When a Lion Dies by Kelly Crigger
“How you doing today, Major?” an old guy in civie clothes says to me one afternoon in Afghanistan. I wasn’t surprised by the greeting as much as where it happened-in the JOC. My JOC. I was the JOC chief and some old guy had just invaded it like he was Josey Wales and even greeted me politely. Cheers to that, but my only thought was, “who let this guy in here?” Before I could utter as such, a small crest on his shirt that I immediately recognized as the Medal of Honor stopped me in my tracks.
Holy fuck, was about all I could get my mind to think before he shook my hand. “I’m good, Sir. How are you?” I replied, suddenly humbled.
His name was Robert Howard and he was about the studliest son of a bitch you’ll ever hear about. I call him a son of a bitch with the full reverence of a fellow soldier in complete awe of his accomplishments and because I know that’s what he would have wanted. He was the epitome of a grunt, selfless and patriotic, bereft of ego, and made of something few people (myself included) will ever know. He was a last vestige from the days of wooden ships and iron men and it wasn’t until his death a few weeks ago that I discovered he was the highest decorated soldier since WWII. Besides his MOH, he had two DSC’s, eight purple hearts, five tours of Vietnam, and a tossed salad of bravery that would make the real 300 Spartans at Thermopylae bow in deference. He was Vietnam’s answer to Audie Murphy, a man who displayed undaunted courage as frequently as the rest of us catch a cold.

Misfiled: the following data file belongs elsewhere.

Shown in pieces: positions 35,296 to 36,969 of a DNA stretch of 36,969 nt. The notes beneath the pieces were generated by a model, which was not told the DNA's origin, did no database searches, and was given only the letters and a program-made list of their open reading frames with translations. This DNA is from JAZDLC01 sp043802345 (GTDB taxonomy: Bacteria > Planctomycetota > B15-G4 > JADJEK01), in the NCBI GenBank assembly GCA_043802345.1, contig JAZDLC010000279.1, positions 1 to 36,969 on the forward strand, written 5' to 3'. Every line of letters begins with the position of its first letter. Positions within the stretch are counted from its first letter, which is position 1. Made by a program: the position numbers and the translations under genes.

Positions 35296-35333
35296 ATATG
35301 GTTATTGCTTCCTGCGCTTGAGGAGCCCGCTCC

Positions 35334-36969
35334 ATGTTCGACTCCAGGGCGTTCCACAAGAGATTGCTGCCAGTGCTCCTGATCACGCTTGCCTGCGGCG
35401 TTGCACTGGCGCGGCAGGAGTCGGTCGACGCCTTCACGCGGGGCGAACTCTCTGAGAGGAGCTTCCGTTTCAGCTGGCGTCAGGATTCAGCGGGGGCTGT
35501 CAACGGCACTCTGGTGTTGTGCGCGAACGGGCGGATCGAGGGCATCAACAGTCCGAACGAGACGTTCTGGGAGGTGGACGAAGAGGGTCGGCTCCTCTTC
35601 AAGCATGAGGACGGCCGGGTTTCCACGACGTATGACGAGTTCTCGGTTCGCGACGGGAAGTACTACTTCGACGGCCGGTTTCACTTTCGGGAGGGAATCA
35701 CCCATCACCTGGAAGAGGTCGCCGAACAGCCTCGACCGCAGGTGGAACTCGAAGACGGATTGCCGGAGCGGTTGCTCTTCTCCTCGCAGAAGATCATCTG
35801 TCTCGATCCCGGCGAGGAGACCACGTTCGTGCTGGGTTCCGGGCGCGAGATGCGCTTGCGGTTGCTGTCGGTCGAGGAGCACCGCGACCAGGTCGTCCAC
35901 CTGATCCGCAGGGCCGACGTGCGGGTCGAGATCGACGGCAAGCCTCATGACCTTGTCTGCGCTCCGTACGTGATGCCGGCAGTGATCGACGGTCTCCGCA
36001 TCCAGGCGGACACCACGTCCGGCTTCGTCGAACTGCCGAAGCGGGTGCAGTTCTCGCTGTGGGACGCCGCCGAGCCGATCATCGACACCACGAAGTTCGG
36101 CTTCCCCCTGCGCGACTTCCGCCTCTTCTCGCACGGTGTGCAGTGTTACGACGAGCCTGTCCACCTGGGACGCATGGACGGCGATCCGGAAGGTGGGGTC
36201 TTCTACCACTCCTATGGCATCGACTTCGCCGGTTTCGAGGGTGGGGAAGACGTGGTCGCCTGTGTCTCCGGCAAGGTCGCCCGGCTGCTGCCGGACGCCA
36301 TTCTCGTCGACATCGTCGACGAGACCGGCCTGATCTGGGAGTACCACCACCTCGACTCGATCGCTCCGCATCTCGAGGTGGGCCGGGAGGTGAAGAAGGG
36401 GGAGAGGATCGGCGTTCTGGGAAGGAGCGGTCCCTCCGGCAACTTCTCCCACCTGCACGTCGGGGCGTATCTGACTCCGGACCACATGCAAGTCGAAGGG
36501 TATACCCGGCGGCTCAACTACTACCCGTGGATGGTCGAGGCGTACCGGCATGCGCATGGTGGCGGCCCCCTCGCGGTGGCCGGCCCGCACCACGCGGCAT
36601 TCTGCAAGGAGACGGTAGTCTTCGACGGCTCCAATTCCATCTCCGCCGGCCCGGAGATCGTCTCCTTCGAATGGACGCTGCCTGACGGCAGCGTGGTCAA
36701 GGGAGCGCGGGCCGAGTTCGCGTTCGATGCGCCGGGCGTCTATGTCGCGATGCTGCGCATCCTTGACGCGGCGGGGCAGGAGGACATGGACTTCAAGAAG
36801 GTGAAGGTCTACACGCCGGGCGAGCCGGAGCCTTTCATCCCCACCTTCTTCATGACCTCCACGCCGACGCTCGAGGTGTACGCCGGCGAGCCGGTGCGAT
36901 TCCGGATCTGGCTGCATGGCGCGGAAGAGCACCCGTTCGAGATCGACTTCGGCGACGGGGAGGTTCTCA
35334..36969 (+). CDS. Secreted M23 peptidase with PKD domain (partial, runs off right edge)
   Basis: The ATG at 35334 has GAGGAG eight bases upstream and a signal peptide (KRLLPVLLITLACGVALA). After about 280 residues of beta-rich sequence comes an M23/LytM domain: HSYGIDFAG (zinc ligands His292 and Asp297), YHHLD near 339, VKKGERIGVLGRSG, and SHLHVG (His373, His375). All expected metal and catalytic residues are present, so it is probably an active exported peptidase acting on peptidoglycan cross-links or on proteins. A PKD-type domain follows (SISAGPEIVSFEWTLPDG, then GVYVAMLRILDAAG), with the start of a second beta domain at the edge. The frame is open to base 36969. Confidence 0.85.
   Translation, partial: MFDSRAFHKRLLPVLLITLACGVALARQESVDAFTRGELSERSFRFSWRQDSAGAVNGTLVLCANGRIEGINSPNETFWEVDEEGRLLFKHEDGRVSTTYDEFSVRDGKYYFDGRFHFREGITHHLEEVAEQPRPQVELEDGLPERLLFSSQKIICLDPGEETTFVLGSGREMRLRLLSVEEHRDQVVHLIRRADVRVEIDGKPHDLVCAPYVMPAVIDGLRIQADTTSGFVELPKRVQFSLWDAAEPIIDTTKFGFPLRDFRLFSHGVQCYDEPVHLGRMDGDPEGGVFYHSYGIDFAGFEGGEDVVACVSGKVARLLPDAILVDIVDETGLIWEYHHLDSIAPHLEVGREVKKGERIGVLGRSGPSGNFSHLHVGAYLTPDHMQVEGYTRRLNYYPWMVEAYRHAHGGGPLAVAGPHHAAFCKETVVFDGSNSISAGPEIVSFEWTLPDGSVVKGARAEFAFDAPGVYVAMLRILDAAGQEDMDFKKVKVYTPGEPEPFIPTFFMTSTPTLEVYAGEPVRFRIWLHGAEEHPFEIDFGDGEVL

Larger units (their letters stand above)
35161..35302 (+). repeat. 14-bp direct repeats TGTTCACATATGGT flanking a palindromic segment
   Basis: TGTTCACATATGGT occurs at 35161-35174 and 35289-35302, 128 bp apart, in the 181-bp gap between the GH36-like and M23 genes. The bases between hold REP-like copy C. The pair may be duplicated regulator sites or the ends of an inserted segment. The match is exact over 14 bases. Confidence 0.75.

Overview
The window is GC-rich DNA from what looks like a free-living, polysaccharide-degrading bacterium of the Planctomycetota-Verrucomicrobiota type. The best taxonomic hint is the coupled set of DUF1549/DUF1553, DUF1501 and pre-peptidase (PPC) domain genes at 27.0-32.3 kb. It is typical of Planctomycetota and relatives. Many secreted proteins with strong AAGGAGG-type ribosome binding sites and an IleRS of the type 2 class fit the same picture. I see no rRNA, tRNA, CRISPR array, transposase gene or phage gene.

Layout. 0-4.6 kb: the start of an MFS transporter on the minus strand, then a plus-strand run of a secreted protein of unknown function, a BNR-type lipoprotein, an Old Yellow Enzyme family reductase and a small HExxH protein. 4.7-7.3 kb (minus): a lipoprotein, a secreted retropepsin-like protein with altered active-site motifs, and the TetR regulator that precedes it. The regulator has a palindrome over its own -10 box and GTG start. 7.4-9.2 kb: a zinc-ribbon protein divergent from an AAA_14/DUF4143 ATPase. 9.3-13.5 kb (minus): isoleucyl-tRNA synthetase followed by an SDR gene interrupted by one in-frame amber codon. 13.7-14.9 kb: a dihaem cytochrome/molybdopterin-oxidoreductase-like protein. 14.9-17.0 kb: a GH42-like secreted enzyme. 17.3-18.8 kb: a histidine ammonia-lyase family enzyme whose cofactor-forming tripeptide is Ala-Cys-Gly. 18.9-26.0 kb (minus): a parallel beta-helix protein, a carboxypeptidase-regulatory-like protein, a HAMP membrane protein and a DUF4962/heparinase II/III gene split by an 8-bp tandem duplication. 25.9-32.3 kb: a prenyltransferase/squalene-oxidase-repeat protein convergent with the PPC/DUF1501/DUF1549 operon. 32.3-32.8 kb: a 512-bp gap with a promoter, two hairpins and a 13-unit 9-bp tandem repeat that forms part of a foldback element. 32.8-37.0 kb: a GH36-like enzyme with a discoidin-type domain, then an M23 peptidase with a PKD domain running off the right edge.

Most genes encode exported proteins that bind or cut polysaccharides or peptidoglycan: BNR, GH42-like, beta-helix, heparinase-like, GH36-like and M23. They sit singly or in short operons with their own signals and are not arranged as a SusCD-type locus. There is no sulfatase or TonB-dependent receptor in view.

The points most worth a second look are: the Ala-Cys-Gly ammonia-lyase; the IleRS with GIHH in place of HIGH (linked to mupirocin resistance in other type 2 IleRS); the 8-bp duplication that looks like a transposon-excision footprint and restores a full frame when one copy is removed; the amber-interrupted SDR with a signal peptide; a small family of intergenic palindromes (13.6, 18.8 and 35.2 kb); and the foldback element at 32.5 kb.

Yet when cancer finally dragged him down like a pack of hyenas swarming an injured lion, he was relegated to the back pages of most newspapers, subjugated to the more important headlines of the day, like which of Tiger Woods’ new mistresses came out of the closet.
Are you fucking kidding me?
It’s no secret that entertainers are the apple of America’s eyes. It’s a necessary evil of being a secure, rich, strong country with nary an enemy on the horizon of the two oceans that protect us. We’re comfy and lazy and would rather hear about the balloon boy and Simon Cowell’s reduced role in the upcoming season of American Idol than pay respects to a man who was killing zips in the jungle while we were learning the phrase, “mommy…poop!”
As much as I’d like to throw contemptuous bags of shit at the walls of the New York Times, it’s really our own fault. Americans want to be entertained and we place those who provide our entertainment on a pedestal to be scrutinized on the same level as our elected leaders (which begs the question, why would you want that life?). When asked, the typical American teenager will list Brett Favre, Johnny Depp, and 50 Cent as their heroes instead of true leaders like Dwight D. Eisenhower, Ronald Reagan, or (God forbid) their own fathers.
I want to be angry that we worship actors (people who simply pretend to be someone else) instead of our brave warriors. But I can’t blame people who don’t have a care in the world when men like Colonel Robert Howard created it for them. I can only hope they get a healthy dose of perspective (preferably from their responsible parents) and realize America’s most precious asset is not Angelina Jolie in her Beverly Hills mansion, but Sergeant Angel Jiminez in his fighting position in Balad.
Brian Williams of NBC News says Howard leaves behind a grateful nation. Bullshit. Michael Jackson left behind a grateful nation full of weepy fans. Robert Howard left behind a small, yet very appreciative group of people who understood who he was and were proud to meet him, even if it was in a tent in Afghanistan on the eve of his passing. Rest in peace, Sir.